Stanford Woods Environmental Forum featuring Megan Mullin
Associate Professor of Polical Science
Fiscal Federalism and Spillover Benefits: Evidence from Water Infrastructure Investment
Local water infrastructure in the United States has long been underfunded, creating operational vulnerabilities that jeopardize public health and environmental quality. Megan Mullin will present research on the effectiveness of financial assistance from the federal government in stimulating local investment in water infrastructure. Theories of fiscal federalism predict that grants from a central government should have greater effect on subnational spending for goods whose benefits spill over into neighboring jurisdictions, because those goods are less likely to be provided from the private income of community residents. Evidence from two nearly identical loan programs--one for wastewater infrastructure and one for drinking water infrastructure--demonstrates that federally subsidized infrastructure loans have a large and significant effect on local wastewater investments whose benefits spill over to downstream communities, but not on drinking water expenditures whose benefits are mostly concentrated in the immediate jurisdiction. Moreover, the stimulus effect of wastewater grants varies with the number of cities discharging into the same watershed. These discoveries have important implications for our understanding of fiscal federalism and for the design of public policy intended to promote investment in water quality protection.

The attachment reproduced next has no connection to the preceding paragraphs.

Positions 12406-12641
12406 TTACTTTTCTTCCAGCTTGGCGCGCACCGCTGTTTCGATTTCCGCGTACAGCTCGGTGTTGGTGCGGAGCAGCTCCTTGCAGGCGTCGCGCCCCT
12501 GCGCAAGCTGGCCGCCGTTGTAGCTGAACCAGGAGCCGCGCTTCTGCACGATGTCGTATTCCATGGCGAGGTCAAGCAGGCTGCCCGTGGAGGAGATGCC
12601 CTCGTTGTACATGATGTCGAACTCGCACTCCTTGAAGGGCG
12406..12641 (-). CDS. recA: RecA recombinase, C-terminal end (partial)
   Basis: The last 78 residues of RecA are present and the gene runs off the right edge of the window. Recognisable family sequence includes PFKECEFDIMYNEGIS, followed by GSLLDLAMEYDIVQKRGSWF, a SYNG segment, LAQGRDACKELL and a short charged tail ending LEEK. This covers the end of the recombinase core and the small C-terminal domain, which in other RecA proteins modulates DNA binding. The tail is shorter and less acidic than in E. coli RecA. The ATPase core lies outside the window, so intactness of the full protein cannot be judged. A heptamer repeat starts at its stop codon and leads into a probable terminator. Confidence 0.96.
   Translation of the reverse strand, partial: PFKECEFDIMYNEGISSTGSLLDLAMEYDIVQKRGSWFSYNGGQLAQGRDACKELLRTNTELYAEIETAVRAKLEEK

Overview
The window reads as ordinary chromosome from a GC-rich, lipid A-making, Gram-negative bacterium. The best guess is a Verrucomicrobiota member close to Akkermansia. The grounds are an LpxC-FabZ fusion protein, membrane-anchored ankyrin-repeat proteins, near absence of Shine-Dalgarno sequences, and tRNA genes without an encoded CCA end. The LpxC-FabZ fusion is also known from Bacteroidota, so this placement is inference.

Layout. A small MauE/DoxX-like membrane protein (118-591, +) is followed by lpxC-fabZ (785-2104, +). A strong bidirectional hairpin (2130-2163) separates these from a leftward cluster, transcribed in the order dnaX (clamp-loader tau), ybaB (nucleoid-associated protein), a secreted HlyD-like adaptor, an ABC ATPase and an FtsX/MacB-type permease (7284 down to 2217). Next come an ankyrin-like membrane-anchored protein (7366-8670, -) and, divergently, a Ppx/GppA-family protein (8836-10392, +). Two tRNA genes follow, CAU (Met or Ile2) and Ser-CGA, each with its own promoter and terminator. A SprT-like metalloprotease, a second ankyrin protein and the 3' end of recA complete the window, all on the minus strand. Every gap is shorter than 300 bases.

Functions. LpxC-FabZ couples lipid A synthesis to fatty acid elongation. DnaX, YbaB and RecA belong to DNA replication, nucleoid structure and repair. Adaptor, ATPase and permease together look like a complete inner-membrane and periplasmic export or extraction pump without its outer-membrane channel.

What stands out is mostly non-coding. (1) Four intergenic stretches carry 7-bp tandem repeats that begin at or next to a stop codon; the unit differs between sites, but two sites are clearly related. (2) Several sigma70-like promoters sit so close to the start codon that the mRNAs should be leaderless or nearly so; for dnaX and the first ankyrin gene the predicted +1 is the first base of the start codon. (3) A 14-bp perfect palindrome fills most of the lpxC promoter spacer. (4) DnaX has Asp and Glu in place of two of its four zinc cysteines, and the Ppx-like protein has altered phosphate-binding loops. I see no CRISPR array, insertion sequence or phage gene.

You are invited to stay for a reception following the forum.